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IMO A.
Analysis:
Whhile modifying the complete clause, VERBing modifier WITH COMMA contributes to the sentence meaning in two ways:
- How the main clause action happened
- Effect of main clause action.
This sentence is a case for the 2nd one (Effect of main clause action).
The number rose --- Effect ---> doubled the increase of previous year.

POE:
B: "that of" refers back to "the number", making the option "the number of increase"!!!! - INCORRECT
C: "as much as" compares "the number" with "increase of.." - ILLOGICAL. Apart from that, use of "as much as" for comparing number is not very convincing. INCORRECT
D: Same as C ILLOGICAL comparison - INCORRECT
E: Same as C ILLOGICAL comparison - INCORRECT
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Re: The number of people flying first class on domestic flights rose sharp  [#permalink]

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New post 07 Mar 2016, 07:31
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abh007 wrote:


TWICE or TWO TIMES is the FREQUENCY. On the other hand DOUBLE is QUANTITY X 2.

Ex. The stock prices of the company DOUBLED when they rose sharply TWICE in the same day.


We could also use twice to indicate a multiple x2, isn't it?

My age is double your age.
My age is twice as your age.
I am two times as old as you.

All the above three sentences mean the same, isn't it?.. none of them refer to frequency, but to a multiple.

The point is, twice or two times could be used for two different meanings:

1. frequency, as you stated (because of the word times)
2. multiple x2, as I mentioned above.

However double can only be used to refer to the multiple x2.
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Re: The number of people flying first class on domestic flights rose sharp  [#permalink]

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New post 13 Jul 2016, 10:37
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The number of people flying first class on domestic flights rose sharply in 1990, doubling the increase of the previous year.

A. doubling the increase of - -ing participle word correctly links the second part sentence of the sentence to the first.
B. doubling that of the increase in - that does not refer to anything
C. double as much as the increase of . - double and "as much as" are both comparison words. "as much as is used for uncountable things"
D. twice as many as the increase in - twice and "as many as" are both comparison words - Redundancy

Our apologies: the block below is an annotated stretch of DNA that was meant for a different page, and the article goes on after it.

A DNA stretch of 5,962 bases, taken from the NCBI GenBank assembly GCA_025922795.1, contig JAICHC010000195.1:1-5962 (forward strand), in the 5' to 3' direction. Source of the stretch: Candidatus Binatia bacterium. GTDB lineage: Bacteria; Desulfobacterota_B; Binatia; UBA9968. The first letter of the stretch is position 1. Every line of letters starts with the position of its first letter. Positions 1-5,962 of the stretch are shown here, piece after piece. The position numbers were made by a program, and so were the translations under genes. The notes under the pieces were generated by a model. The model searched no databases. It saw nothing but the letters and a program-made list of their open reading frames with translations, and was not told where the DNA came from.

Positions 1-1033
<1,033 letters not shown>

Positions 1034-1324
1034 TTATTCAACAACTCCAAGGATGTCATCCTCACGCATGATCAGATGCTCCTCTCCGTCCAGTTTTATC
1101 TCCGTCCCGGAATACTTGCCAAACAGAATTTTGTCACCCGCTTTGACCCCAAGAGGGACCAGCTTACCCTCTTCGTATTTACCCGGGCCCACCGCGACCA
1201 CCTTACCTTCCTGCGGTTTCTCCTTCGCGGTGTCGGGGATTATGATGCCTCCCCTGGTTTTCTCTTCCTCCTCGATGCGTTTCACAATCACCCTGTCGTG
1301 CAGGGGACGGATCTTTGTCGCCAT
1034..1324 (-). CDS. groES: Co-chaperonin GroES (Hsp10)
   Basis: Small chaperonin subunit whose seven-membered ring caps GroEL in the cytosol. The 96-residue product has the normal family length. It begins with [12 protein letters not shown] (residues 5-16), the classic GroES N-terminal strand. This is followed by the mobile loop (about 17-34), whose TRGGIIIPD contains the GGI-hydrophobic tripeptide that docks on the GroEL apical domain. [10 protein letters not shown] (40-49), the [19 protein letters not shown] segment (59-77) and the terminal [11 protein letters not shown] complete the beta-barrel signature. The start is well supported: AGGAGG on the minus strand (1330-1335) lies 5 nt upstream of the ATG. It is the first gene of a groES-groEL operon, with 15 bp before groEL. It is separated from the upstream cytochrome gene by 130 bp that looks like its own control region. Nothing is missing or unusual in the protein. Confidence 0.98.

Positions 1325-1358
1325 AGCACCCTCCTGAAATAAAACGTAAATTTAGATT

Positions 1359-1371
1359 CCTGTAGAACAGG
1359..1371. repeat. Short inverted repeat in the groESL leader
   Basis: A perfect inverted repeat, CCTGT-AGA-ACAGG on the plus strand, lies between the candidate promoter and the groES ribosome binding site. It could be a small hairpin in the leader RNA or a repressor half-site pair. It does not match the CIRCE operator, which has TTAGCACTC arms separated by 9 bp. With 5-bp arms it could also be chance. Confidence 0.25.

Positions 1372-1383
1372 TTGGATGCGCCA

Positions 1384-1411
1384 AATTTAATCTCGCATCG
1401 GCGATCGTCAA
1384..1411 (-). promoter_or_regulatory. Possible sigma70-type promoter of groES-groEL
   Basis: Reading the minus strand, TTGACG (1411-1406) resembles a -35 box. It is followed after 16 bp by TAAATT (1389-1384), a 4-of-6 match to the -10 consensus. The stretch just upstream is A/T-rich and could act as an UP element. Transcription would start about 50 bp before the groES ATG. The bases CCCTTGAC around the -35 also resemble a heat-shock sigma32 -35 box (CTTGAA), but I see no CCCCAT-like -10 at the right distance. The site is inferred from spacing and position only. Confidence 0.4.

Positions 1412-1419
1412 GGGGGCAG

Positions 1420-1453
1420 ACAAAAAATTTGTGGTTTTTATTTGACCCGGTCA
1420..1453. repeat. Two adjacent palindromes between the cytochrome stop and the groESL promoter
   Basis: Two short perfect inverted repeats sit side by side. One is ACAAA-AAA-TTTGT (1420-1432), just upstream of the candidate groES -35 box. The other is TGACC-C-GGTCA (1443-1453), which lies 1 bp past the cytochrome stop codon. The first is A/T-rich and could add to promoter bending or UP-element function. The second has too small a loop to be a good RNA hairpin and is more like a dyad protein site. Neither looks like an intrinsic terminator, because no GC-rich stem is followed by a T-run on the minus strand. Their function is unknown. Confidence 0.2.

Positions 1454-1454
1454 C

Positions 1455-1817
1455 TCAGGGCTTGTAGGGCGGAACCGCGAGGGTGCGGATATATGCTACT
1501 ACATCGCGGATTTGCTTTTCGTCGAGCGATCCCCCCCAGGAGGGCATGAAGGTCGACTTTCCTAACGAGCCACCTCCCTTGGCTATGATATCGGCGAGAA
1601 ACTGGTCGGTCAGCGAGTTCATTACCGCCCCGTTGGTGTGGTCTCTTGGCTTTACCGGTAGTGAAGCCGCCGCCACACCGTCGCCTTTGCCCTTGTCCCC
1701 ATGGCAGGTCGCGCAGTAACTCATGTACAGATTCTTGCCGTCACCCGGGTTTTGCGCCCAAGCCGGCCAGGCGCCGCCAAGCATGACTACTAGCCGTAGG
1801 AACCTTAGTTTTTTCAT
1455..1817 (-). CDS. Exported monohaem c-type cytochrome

E. twice as many as the increase of - twice and "as many as" are both comparison words - Redundancy

souvik101990 merge the topics @shttp://gmatclub.com/forum/the-number-of-people-flying-first-class-on-domestic-flights-80878.html
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Re: The number of people flying first class on domestic flights rose sharp  [#permalink]

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New post 26 Nov 2016, 07:30
The number of people flying first class on domestic flights rose sharply in 1990, doubling the increase of the previous year.

A. doubling the increase of
B. doubling that of the increase in
C. double as much as the increase of
D. twice as many as the increase in
E. twice as many as the increase of


I think it's D.

But OA is A...WHY??

the number of people is countable so many can be used.
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Re: The number of people flying first class on domestic flights rose sharp  [#permalink]

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New post 26 Nov 2016, 07:59
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soumya170293 wrote:
The number of people flying first class on domestic flights rose sharply in 1990, doubling the increase of the previous year.

A. doubling the increase of
B. doubling that of the increase in
C. double as much as the increase of
D. twice as many as the increase in
E. twice as many as the increase of


I think it's D.

But OA is A...WHY??

the number of people is countable so many can be used.


Because GMAT prefers more concise wording, "twice as many as" can be expressed as "double" replaces the word. That's why C, D , E are out.

Between A & B, B is out because doubling that of the increase in previous year" should be "that of previous year" or it shouldn't be using "that of".

In my opinion Answer is A is most suitable one.